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Aesop's Fables

(Book - 2008 )
Aesop's Fables
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'The story goes that a sow who had delivered a whole litter of piglets loudly accosted a lioness. "How many children do you breed?" asked the sow. "I breed only one", said the lioness, "but it is very well bred!"' The fables of Aesop have become one of the most enduring traditions of European culture, ever since they were first written down nearly two millennia ago. Aesop was reputedly a tongue-tied slave who miraculously received the power of speech; from his legendary storytelling came the collections of prose and verse fables scattered throughout Greek and Roman literature. First published in English by Caxton in 1484, the fables and their morals continue to charm modern readers: who does not know the story of the tortoise and the hare, or the boy who cried wolf? This new translation is the first to represent all the main fable collections in ancient Latin and Greek, arranged according to the fables' contents and themes. It includes 600 fables, many of which come from sources never before translated into English.
Uniform Title: Aesop's fables. English
Title: Aesop's fables
Publisher: Oxford ; New York : Oxford University Press, 2008
Characteristics: 306 p. ;,20 cm
Statement of Responsibility: translated with an introduction and notes by Laura Gibbs
Additional Contributors: Gibbs, Laura
Aesop
ISBN: 0199540756
9780199540754
Branch Call Number: 888 A254g 2008
Other Language: Translated from the Ancient Greek and Latin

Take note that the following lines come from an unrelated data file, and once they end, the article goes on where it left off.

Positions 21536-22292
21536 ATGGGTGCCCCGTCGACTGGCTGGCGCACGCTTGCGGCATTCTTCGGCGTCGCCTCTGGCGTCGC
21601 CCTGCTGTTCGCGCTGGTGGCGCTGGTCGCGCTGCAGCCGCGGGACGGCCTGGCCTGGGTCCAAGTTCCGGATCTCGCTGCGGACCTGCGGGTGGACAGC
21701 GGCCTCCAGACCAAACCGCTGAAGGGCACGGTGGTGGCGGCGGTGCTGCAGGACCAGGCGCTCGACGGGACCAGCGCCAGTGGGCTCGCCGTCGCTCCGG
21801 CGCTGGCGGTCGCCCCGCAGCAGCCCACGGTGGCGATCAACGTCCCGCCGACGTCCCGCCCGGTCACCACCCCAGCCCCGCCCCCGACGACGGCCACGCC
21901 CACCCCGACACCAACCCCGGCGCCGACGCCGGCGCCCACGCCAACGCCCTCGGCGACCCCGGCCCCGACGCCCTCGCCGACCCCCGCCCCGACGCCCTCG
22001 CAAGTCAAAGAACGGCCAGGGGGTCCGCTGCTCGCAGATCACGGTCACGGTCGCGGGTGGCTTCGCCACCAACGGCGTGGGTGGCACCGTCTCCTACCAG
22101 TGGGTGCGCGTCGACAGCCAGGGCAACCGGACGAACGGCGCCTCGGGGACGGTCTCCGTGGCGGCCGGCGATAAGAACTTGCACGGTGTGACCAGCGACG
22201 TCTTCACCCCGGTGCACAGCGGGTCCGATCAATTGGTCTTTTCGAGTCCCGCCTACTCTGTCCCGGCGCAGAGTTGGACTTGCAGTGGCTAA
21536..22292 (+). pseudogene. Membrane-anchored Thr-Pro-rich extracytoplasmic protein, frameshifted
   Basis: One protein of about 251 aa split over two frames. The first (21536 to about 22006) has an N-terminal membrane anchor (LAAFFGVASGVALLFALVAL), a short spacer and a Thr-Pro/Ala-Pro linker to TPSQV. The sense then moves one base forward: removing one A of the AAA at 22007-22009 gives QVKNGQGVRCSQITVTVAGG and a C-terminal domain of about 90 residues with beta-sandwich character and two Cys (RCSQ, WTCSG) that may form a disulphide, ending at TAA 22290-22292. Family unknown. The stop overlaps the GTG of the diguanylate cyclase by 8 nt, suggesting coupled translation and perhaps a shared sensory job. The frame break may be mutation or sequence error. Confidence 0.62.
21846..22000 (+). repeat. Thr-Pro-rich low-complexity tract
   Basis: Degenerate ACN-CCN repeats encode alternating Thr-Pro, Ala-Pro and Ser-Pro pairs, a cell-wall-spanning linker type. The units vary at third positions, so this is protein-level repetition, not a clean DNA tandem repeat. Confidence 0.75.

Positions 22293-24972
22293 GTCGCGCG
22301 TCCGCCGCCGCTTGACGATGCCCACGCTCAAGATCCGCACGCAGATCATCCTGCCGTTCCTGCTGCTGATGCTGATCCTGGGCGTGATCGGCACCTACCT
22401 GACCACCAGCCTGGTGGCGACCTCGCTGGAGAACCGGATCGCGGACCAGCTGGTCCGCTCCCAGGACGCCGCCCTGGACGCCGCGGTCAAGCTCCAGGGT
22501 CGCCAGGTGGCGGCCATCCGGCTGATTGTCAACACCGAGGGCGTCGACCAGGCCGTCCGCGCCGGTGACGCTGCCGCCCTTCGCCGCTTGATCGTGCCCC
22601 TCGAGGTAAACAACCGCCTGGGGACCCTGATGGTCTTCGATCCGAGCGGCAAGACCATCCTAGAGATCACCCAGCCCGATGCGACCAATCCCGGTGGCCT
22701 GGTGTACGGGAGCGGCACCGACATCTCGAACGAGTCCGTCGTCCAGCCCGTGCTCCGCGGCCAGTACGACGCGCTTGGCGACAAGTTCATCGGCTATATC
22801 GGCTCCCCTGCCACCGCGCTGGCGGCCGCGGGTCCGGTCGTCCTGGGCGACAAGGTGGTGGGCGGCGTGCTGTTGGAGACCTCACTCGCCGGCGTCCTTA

Subject Headings: Aesop's fables Translations into English Fables, Greek Translations into English
Topical Term: Fables, Greek
LCCN: 2008273814
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“Aesop was probably a prisoner of war, sold into slavery in the early sixth century BC, who represented his masters in court and negotiations and relied on animal stories to put across his key points. Such fables vividly reveal the strange superstitions of ordinary ancient Greeks, how they treat... Read More »

Comment by: Multcolib_Research May 23, 2013

“Aesop was probably a prisoner of war, sold into slavery in the early sixth century BC, who represented his masters in court and negotiations and relied on animal stories to put across his key points. Such fables vividly reveal the strange superstitions of ordinary ancient Greeks, how they treate... Read More »


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“Aesop was probably a prisoner of war, sold into slavery in the early sixth century BC, who represented his masters in court and negotiations and relied on animal stories to put across his key points. Such fables vividly reveal the strange superstitions of ordinary ancient Greeks, how they treated their pets, how they spoilt their sons and even what they kept in their larders.” (Aesop, 620–560 B.C.)

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Version pocillo (pocillo) Last updated 2014/08/29 09:56